On 18 October 2021, EARLALL joined the Lifelong Learning Platform delegation in a meeting with representatives from DGEMPL. The online discussion gathered relevant stakeholders on lifelong learning, E&T and skills and focused on two main initiatives:
Participants from the EC included, among others, Alisson Crabb (Head of Unit, Skills) and Diana Spiridon (Head of Sector, ALE) who welcomed the participants and expressed their commitment to continue this exchange of information with civil society representatives.
Klara Engels (Skills Agenda – EMPL.B.2) introduced the ILA initiative. The Individual Learning Accounts will cover unemployed and atypical workers, in fact the ILAs are to be understood as a tool within the context of the labour market. This is because ILAs focus on labour market ‘transitions’ (i.e. Green and Digital), that’s why the initiative looks at the working population. Attention is being paid to avoid complexity and over-bureaucratization of ILAs at Member State level, as the key design parameters to be determined by Member States as they are to choose a design that fits into already existing structures and set up.
The ILAs are just one measure among others trying to make lifelong learning a norm across the EU. Susana Oliveira, from EAEA, took the floor to share the LLLP concerns about the correct implementation of these ILAs.
Next, Luka Juros (European Semester, EMCO EMPL.F.1) shared some remarks and information about the European Recovery and Resilience facility. Luka mentioned that so far, 18 Member States have had their plans approved and pre-financing is happening for 13% of their plans. Twice a year Member States will ask for further instalments when certain targets and milestones specified in their national plans are achieved. Civil Society Organisations and other stakeholders, such as regions, are to be involved in the implementation of the National Recovery and Resilience Plans – participation is not limited solely to the consultations that were held. Concerning the lack of quality consultations with relevant stakeholders at national level the Commission is aware of the issue, however given the complexity of the new instrument and the strict timing, it is an understandable situation. The Commission does not have the mandate to sanction Member States for poor performance related to consultations for the plans. However, the EC recommends to analyse the plans in order to map investment in education and training and facilitate the monitoring of the implementation of the plans.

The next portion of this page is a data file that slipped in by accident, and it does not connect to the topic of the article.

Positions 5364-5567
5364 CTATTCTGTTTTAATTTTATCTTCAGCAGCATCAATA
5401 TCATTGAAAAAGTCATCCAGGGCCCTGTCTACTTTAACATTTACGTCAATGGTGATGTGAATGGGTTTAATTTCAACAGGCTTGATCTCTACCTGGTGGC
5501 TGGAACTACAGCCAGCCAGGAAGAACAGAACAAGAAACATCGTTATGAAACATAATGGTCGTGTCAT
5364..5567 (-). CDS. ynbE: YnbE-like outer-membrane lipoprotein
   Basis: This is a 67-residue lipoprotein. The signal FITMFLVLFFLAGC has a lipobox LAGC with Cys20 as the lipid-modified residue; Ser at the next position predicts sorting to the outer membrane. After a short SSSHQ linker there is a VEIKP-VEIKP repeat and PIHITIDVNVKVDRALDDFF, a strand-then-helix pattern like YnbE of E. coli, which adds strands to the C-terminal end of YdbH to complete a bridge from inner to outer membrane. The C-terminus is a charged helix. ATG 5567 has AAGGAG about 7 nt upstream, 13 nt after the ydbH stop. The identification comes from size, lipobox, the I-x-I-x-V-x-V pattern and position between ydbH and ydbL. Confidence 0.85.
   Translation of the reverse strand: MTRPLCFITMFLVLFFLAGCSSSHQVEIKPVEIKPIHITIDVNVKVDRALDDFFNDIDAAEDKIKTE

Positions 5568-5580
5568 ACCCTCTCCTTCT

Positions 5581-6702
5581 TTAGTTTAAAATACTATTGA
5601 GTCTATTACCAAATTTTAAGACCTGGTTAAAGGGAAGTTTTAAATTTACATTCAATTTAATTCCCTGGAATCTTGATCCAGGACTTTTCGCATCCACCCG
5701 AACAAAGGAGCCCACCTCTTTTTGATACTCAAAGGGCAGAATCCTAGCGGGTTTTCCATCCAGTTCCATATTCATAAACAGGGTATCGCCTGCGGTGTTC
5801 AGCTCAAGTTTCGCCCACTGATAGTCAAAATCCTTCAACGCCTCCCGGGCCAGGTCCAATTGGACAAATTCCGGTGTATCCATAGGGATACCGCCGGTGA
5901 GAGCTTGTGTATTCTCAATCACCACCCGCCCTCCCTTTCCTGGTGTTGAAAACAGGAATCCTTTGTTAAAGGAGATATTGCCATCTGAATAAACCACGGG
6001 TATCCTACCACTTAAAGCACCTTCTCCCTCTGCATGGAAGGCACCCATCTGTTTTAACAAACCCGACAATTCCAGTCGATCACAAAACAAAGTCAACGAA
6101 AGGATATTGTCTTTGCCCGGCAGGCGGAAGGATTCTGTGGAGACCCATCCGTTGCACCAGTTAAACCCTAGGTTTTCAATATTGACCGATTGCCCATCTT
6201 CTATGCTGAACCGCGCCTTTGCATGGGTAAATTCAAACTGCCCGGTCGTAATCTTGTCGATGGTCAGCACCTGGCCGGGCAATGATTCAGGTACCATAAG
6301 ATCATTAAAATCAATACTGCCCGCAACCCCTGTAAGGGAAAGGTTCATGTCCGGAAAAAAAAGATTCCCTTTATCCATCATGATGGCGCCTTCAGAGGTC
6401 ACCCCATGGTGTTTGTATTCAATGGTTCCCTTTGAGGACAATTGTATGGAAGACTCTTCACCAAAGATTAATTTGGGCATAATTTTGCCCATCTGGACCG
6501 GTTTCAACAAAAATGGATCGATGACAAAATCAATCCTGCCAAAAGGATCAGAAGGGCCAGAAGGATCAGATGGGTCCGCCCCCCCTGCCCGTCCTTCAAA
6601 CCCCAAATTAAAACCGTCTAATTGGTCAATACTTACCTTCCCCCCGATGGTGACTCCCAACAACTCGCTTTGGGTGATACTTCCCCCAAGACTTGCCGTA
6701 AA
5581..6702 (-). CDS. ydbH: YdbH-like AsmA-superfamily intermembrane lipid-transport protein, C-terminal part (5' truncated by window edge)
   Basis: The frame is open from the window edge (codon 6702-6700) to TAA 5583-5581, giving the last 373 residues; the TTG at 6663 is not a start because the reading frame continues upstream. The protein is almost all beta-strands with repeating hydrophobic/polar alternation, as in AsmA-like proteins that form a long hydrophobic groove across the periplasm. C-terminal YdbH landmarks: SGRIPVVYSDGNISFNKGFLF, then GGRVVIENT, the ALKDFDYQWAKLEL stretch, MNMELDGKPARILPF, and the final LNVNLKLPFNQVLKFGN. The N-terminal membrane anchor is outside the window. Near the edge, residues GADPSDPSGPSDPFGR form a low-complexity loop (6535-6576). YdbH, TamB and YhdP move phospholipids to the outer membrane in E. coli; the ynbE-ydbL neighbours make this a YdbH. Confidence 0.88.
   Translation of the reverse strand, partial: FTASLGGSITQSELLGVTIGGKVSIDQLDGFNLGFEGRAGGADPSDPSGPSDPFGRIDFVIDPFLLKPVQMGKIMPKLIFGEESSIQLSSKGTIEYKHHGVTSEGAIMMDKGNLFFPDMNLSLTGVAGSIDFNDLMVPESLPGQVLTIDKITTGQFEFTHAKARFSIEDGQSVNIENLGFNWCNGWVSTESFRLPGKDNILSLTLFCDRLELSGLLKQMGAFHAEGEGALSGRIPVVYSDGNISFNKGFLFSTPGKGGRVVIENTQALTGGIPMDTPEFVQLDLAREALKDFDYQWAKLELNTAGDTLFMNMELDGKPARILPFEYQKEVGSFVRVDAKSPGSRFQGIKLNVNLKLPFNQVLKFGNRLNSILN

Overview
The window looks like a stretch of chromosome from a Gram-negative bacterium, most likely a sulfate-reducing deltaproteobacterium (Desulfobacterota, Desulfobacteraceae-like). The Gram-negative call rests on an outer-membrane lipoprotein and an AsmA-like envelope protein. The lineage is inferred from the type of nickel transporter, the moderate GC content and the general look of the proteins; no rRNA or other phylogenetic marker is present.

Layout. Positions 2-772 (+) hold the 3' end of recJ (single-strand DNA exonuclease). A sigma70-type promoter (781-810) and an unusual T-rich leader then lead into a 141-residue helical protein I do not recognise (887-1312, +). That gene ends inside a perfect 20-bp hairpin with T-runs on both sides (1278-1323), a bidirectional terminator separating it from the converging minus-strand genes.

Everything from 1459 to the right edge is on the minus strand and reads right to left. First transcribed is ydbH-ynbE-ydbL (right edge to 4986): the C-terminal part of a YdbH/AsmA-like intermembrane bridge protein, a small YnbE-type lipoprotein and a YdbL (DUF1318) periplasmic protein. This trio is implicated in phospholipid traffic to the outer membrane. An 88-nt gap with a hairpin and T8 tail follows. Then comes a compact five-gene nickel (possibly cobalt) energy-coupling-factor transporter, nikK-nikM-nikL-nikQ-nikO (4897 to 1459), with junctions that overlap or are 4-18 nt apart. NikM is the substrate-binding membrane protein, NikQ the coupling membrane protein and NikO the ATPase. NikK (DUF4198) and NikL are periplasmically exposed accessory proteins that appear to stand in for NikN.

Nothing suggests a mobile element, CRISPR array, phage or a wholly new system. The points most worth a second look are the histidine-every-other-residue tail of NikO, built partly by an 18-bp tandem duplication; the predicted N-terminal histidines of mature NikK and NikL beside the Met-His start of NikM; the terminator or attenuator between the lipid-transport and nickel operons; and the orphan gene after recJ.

The Lifelong Learning Platform is currently undertaking a comparative analysis of the National Plans when it comes to education and training and EARLALL will share this study and main conclusions with its members as soon as it is available.